Johnny Azari is a sort of time traveler. As the musician seeks a blend between Jimmy Rogers and Robert Johnson, he hears his music going back to the roots of blues.
Azari’s sound features a mix of Delta blues and alternative country — two genres known to demand authenticity from their performers. Azari said he’s just fine with that.
“I like that weight and responsibility,” Azari said. “It keeps you anchored. It demands in the person who’s making it to be authentic with themselves. No bulls---. That’s what they love.”
Azari is one of the headliners of this year’s inaugural Joplin Jazz ‘N June Music Roots Festival. Featuring performers from around the country, the event will highlight Azari’s blues alongside music from Jacque Garoutte and the Jambaliars, Jeff Graham and the Juvenation, Heather Thornton, Jason Kinney Band, Jomo Jazz, The KC Review, and more.
Azari’s trip to the past wouldn’t have happened without today’s technology, he said. He has also scored a film starring Natalie Portman and opened for acts such as Kiss, The New York Dolls and Scott Weiland.
“I wouldn’t have a career if it wasn’t for the Internet,” Azari said. “Music has been socialized and available to anyone who wants it. Because of that, no one’s getting paid for it. But I honestly believe we’re living in the golden age of music. More amazing music is being made now, you just have to go looking for it. The record labels, as gatekeepers, have been dismantled.”
While contemporary blues isn’t as relevant in the music scene as it was in the past, today’s society has a tremendous amount of relevance for the blues, Azari said. His lyrics demonstrate that: Subject matter of his songs deal with the recent Occupy protests in New York City, Monsanto and more touchstones of modern culture. The blues capture the existentialist crisis of today perfectly, he said.
“We thought technology and science would set us free and solve problems,” Azari said. “We’re discovering how we were wrong. We’re more connected but more isolated. We have more in a monetary sense but poor in the sense of what we’re getting. It’s a duality, a paradox, and the blues to me sits nicely in that crisis of consciousness.”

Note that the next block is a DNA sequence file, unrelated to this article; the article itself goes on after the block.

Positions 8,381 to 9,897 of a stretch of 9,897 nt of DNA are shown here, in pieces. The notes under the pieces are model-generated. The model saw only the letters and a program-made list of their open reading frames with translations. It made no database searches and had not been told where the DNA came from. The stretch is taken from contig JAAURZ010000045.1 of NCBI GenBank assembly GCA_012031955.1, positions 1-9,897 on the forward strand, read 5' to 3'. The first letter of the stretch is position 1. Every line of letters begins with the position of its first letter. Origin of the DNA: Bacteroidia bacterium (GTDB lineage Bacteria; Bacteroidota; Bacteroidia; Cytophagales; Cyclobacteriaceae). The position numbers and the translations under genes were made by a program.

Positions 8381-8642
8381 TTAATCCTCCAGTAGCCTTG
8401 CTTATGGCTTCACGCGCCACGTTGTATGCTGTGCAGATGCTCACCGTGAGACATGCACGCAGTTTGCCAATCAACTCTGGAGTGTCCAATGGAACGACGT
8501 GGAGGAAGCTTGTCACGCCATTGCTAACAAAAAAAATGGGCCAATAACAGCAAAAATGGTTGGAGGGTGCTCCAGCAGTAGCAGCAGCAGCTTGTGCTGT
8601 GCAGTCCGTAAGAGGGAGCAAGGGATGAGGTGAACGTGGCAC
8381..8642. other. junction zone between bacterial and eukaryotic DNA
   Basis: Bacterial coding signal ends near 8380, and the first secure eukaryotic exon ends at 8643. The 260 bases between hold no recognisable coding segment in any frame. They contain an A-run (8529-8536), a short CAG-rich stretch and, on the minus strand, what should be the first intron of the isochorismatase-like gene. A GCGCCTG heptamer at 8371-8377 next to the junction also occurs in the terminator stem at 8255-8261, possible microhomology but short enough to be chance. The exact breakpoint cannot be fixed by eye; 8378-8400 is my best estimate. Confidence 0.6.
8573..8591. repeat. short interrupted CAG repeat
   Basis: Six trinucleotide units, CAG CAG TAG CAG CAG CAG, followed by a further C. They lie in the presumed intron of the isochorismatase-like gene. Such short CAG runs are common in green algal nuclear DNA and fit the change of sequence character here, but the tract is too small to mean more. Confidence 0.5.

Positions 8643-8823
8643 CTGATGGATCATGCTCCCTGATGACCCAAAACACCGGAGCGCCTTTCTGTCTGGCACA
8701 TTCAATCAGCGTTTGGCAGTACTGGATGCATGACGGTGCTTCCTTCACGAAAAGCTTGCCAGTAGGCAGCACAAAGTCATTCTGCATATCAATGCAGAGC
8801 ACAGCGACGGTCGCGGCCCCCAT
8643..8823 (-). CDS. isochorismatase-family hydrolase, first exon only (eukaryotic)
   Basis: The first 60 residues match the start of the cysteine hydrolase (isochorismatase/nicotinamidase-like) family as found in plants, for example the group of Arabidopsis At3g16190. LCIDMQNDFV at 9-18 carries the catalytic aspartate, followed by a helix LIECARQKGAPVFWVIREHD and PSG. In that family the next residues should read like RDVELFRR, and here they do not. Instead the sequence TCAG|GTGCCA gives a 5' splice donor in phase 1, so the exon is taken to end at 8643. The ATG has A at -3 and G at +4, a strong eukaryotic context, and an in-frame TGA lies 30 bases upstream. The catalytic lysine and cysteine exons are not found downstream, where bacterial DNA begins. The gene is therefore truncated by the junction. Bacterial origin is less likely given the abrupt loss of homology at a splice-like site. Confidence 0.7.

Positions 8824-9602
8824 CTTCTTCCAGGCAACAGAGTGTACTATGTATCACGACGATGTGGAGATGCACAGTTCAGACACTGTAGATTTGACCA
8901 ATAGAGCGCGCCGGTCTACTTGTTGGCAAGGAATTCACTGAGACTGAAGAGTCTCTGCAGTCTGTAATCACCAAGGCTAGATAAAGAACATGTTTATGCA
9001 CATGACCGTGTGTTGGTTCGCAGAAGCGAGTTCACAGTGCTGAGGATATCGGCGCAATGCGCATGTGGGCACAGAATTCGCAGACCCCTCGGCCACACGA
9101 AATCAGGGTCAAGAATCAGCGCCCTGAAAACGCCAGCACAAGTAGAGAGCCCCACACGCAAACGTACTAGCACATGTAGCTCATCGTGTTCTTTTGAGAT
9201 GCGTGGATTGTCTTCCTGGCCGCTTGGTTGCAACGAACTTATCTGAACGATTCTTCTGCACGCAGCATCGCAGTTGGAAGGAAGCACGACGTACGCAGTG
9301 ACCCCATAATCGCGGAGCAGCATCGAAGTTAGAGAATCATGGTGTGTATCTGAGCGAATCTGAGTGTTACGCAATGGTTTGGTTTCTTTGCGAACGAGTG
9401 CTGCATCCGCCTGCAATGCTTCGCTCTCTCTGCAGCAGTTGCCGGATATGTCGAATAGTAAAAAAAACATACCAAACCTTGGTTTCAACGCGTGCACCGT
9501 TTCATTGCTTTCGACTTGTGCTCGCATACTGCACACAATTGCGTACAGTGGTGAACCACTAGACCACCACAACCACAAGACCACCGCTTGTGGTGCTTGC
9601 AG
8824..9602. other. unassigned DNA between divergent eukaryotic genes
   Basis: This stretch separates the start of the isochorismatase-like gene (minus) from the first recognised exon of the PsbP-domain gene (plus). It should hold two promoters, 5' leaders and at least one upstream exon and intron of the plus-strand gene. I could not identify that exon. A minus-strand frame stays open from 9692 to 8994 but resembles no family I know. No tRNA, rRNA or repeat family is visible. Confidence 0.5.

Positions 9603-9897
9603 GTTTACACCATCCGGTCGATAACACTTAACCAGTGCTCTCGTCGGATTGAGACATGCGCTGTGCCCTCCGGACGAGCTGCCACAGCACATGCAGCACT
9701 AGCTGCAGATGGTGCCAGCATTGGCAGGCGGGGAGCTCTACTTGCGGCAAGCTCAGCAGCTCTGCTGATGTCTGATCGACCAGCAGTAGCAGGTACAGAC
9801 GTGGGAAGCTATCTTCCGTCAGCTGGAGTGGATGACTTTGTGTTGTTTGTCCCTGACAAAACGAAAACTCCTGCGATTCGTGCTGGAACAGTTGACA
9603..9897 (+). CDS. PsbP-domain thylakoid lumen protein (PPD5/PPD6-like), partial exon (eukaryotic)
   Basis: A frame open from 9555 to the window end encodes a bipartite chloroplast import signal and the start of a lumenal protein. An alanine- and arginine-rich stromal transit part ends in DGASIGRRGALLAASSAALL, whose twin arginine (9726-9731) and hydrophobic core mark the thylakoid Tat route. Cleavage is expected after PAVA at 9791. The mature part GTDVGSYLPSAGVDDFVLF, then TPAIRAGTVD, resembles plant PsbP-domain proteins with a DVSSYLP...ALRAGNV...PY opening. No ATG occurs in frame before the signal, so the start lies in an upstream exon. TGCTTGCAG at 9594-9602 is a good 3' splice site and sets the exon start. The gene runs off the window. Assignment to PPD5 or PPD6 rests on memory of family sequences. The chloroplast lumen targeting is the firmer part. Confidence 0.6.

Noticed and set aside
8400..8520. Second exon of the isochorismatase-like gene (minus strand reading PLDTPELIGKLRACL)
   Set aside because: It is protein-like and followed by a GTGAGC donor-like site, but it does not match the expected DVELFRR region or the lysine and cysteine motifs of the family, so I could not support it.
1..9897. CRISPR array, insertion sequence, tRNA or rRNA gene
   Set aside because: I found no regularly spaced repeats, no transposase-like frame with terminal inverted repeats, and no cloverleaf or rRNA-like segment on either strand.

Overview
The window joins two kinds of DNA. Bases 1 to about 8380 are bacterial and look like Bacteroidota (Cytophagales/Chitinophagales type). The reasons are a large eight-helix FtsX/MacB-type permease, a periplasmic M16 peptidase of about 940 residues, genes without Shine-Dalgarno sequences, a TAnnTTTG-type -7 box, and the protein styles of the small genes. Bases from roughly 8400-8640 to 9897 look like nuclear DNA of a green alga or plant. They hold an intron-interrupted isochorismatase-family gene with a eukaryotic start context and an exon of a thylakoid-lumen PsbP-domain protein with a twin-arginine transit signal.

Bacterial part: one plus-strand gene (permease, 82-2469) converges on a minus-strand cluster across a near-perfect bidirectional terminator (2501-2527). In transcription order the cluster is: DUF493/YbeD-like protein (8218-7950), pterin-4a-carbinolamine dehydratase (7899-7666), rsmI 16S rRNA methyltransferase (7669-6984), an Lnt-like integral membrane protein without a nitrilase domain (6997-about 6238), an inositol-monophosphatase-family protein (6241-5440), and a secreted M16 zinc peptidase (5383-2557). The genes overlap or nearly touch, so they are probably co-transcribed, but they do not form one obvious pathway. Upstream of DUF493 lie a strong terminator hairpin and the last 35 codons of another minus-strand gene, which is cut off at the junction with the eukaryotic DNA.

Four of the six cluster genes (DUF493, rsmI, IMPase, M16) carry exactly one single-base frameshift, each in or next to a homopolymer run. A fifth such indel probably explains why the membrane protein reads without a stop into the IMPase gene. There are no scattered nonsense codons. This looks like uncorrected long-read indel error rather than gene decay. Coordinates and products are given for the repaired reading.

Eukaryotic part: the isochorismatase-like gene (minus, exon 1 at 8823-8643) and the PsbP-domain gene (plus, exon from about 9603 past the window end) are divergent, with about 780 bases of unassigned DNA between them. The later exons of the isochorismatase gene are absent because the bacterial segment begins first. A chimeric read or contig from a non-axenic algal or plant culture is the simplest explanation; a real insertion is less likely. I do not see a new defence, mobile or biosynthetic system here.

Azari has performed in Joplin before. Mark Williams, organizer of the festival, saw that performance at Blackthorn Pizza and Pub and hired him.
“He’s one of the most unique musicians I’ve seen or heard,” Williams said. “He’s a talented steel guitar player, and has rich, unique lyrics and vocals.”
The festival, a new creation of Williams’ Joplin Festival Group, is an attempt to start a cultural festival similar to other cities with a focus on music.
“We have some great festivals, but I thought we needed something that’s really different and unique,” Williams said. “This is all about the music, and that embraces Joplin’s heritage of speakeasys, saloons and houses of music.”
Other acts in the lineup include:
• Jacque Garoutte and the Jambaliars, a funk rock and jazz/blues band from Kansas City.
• Jeff Graham and the Juvenation, blues country musicians from Tulsa.
• The KC Review, a collaboration of Kansas City musicians.
• Jason Kinney Band, from Joplin, playing Americana and blues.
• Heather Thornton, a jazz singer from Kansas City.
• It’s the Knockouts with Adriana Nikole, playing ’60s and ’70s funk, rock and soul.
• Jomo Jazz, a jazz quintet from Joplin.
• Julian Davis, the 15-year-old Kansas youth flat-picking champion from Pittsburg.
• Rebecca Hawkins Project, playing blues-rock with gospel roots.
• Tyler Reardon, a teen vocalist on the rise from Goodman.
• Max and Deb, a Joplin vocal and guitar duo.